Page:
Distance Travelled: 95.6 km
Calories Burned: 4,801
Saddle Time: 7 hours, 27 minutes
Total Ascent: 2,142m (gross!)
NOTE: Sorry this is going up late, a cellular blackout in Rutana meant no internet to be able to post the blog!
Well, the dreaded 2nd day of the tour has come and gone! I think all of the 11 riders on the tour this year are feeling a little sore this evening as we settle into bed.
This day of riding is a unique one, difficult to train for*** and difficult to successfully ride. It begins and ends with two nasty climbs. After a nice easy 5 km to start off the day, comes 15 km straight of uphill, as we climb more than 800m in one go!
*** it also helps if you’ve had time to actually do some training on a bicycle, which wasn’t in the cards for me this time around!
I’m proud to say I made it up that climb, something I wasn’t able to do last year (I had to ride in the “Truck of Shame”).
I can’t say enough about how great it is to ride with our team. We have people here with all sorts of backgrounds; business, ministry, healthcare, first time to Africa, billionth time to Africa, you name it! That sort of diversity always makes for good conversation as the day passes on. It’s a little tougher to talk when you’re attempting to push yourself up a 16% incline (if you don’t know how steep that is, just understand that it sucks!), but the moments in between and the achievements of getting through those climbs throughout the day really make this ride one to remember.
I’m sure our rear ends and thighs will remember it for a while!
Building relationships here on the ride has made me think of the relationships we’ve been blessed to have found here in Burundi. Missionary families, coworkers, church members, fellow volunteers, it’s incredible how we’ve been blessed with such an amazing, loving and supportive group out here, and it really does feel like a family.
In talking with one of my fellow riders this evening, it came up that relationships and friendships don’t seem to be valued as much as they can be back home in the “western world.” It’s a natural side effect of the presence of so many other things that we attribute value to: Sports, TV, movies, school, materialism, etc. It’s not so much that relationships here are deeper or stronger (to say we’re not better at it), but that the absence and removal of the things that detract from that value allows it to truly be seen.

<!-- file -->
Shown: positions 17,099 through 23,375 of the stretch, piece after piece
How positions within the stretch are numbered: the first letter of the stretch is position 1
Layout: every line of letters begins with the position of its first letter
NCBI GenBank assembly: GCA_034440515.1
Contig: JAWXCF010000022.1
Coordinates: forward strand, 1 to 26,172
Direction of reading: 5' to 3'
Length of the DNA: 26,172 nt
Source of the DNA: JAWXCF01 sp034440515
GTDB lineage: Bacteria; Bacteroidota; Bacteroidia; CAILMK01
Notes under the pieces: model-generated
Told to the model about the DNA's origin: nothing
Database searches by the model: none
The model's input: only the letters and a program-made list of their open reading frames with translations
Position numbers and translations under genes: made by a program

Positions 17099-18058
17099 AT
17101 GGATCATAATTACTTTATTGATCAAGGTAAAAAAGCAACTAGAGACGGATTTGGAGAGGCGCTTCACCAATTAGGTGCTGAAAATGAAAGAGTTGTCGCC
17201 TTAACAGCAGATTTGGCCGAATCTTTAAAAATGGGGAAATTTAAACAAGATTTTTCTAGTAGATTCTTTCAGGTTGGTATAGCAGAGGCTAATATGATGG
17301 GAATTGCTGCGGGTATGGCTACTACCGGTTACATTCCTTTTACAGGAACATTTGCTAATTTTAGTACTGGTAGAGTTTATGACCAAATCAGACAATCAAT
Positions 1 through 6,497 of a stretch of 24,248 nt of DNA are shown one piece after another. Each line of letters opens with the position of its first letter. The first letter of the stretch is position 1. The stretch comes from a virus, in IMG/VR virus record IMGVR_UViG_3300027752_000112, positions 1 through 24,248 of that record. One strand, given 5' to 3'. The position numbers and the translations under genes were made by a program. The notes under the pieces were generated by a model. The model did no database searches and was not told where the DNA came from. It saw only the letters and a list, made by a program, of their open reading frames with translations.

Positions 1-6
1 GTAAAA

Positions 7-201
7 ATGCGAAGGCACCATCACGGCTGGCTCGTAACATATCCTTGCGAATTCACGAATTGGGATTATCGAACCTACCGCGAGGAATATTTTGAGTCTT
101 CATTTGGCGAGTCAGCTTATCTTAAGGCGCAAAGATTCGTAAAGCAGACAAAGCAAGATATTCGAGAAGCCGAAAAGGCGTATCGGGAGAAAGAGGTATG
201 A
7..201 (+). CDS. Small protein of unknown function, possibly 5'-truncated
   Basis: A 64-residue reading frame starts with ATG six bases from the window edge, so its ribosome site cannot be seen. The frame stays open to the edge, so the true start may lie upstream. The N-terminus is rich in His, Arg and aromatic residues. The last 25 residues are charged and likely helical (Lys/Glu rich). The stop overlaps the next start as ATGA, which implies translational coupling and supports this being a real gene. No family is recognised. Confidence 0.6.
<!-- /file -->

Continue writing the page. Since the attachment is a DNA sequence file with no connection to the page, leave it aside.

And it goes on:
I also think of my lovely Nadine, and the special bond we share not just as husband and wife, but as best friends. The value of that relationship is made even more apparent as we suffer through the same trials and challenges together. I really do thank God for her, and for what the last two years have meant to us and our marriage.
Another rider gave his testimony, and he shared about how the breakthrough moment for him, when the Holy Spirit managed to change his heart from stone to flesh, is when he reconciled with his mother after 15 years of anger and bitterness. Not only do our relationships here on earth matter to us, they matter to God as well.
Today as we rode, the distractions really melted away, as I really just began to focus on “climb, climb, climb!” How often is it that we get to remove distractions and obstacles in our lives so that we can get to the items (read: people) of true value?
I’m crushed when I think about leaving my best buds here in Burundi. Someone I once idolized as a hero (and I still do), I now count among my closest friends. God gave me a best bud over a year ago when a guy our age showed up from the UK. God has given Nadine and I true family here, that extends beyond into the superficial and gets to friendship at its core, which is love.
I hope that you can take stock of the relationships in your life, and take account of their true value. Perhaps even there is a work that God wants to do in your life, and bitterness in your heart towards another is preventing him from achieving it.
Either way, I’m just so continuously grateful to God to grant me this privileged time of reflection. I have no clue if what I’m writing is utter nonsense or pure genius (I hope it’s not the former, pretty sure it’s not the latter though), but I hope something in here can reach you. I didn’t bike almost 100 km uphill for nothing after all!
Tomorrow, we go home to Gitega! It’s a nice short recovery ride, so we’ll have time to visit Shammah Health Center, Homes of Hope Orphanage, and Gitega International Academy (and my wife!).
Love you all, talk soon.